Saturday, September 10, 2016

Practicing CVC Words in Daily 5 Word Work


I am so excited that my first graders will start Word Work next week! We use The Daily 5, so we have been slowly building our stamina in different activities for the kids to do during our reading block.  What is challenging about this is that we have a curriculum for phonics, so I have to find a balance between using our phonics program and providing other hands on activities for the kids to do.  I am excited to have several different activities for my kids to work on throughout the week to help them master their CVC words.

CVC Go Fish and Memory Game
What I love about this game is that most kids already know how to play Go Fish or Memory, the prep is easy-print, cut, laminate, and go, and I can get double mileage out of one set of cards!  Students can use the same set of cards for both Go Fish and for Memory.  To make a match the students match up a CVC printed word with the matching CVC picture.  I am teaching students how to play both games, partnering them up, and letting them decide what game they would like to play.

Build the Word
These cards are by far my favorites! Each card has a CVC picture and then 3 sound boxes to allow students to build the word.  The sound boxes are big enough for yellow letter tiles or magnetic letters.  My hands on kids who need manipulatives love to build the words, and it is a little more structured then letting them free build with the magnetic letters. For my visual kiddos, the card visuals are a great way to connect a picture to a printed word.

Missing Sound
This activity is similar to build the word, but instead of making the entire word, students are filling in one missing sound. I use this activity at the beginning of the week, while we are still learning about CVC words and students need to practice identifying each sound one at a time. I put the correct missing letter on the back of the card so that students can self-check their work.  I laminate my cards and let students use a washable marker or dry erase marker on their cards, but the cards also work with letter tiles, magnet letters, and clothes pins.  I keep this activity on hand too for kids that are struggling with CVC words throughout the week.  It allows them to experience success while still practicing hearing all the sounds, and they can have a picture to print card to help them learn to identify and spell these different words.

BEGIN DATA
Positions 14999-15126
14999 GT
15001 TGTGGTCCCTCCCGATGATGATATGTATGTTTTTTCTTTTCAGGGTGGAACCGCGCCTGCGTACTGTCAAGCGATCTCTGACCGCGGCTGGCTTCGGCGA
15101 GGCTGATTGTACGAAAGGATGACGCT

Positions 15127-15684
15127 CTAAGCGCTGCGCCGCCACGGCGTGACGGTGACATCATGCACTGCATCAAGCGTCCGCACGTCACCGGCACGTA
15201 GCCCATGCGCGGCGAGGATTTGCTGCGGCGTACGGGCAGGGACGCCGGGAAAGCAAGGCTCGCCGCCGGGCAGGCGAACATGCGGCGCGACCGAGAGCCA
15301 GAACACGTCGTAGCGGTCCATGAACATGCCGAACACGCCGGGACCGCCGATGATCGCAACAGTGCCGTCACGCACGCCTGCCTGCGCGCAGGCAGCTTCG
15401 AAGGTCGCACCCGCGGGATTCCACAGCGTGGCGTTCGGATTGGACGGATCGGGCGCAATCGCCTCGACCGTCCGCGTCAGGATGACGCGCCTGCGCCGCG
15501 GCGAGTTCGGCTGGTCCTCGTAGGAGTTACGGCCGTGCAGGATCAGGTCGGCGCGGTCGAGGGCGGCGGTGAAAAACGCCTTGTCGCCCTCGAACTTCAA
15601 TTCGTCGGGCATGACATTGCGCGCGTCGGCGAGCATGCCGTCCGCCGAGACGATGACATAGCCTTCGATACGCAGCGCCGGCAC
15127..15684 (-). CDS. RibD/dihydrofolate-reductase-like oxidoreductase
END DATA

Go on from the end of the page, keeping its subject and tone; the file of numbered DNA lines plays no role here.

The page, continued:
B-I-N-G-O
Friday is my “game” day, and this will be the game I am using this Friday to help my kids.  I am fortunate to have my TA during my reading block.  She will be the caller for the game.  As she calls, the kids will be looking for the printed words. I love that this activity is helping the kids practice reading all the sounds in the word, because some of the words are visually similar, example, pet and pit.  By Friday, my kids will have spent 5 days practicing their CVC words, so reading the words will hopefully come easy.

Read a Word File Folder Game
I love file folder games! My kids love file folder games.  After they learn about how to use and take care of our file folder games they beg me to play them! I love this game because players travel through the game board and take turns reading different CVC words.  I have my kids play this game with me or our TA a few times but then set it out for them to play on their own once they have mastered it.  I do wait until the end of the week to roll this game out because it requires the players to check each other.  I want to make sure that they have practiced CVC words enough, and that they understand what that means before they begin playing this game.

I am so excited for my kids to use all of these activities this week! We are going to have a great week learning about Daily 5 Word Work and CVC words.  Check out my TPT store for all of these activities and more.


Happy Teaching!
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Monday, September 5, 2016


Data Walls
            One of the best ways to see data cross laterally is through the use of a data wall.  I started using data walls to have a visual of how my students were moving academically and behaviorally.  The data wall shows how students are moving quarterly, natural student-  grouping based on skills, and students who need may need to enter into RTI instruction.  This great tool then hangs in a confidential place, and is referred to as I plan instruction, make groups, choose who needs double doses of instruction, and even as a tool to prepare for parent-teacher conferences.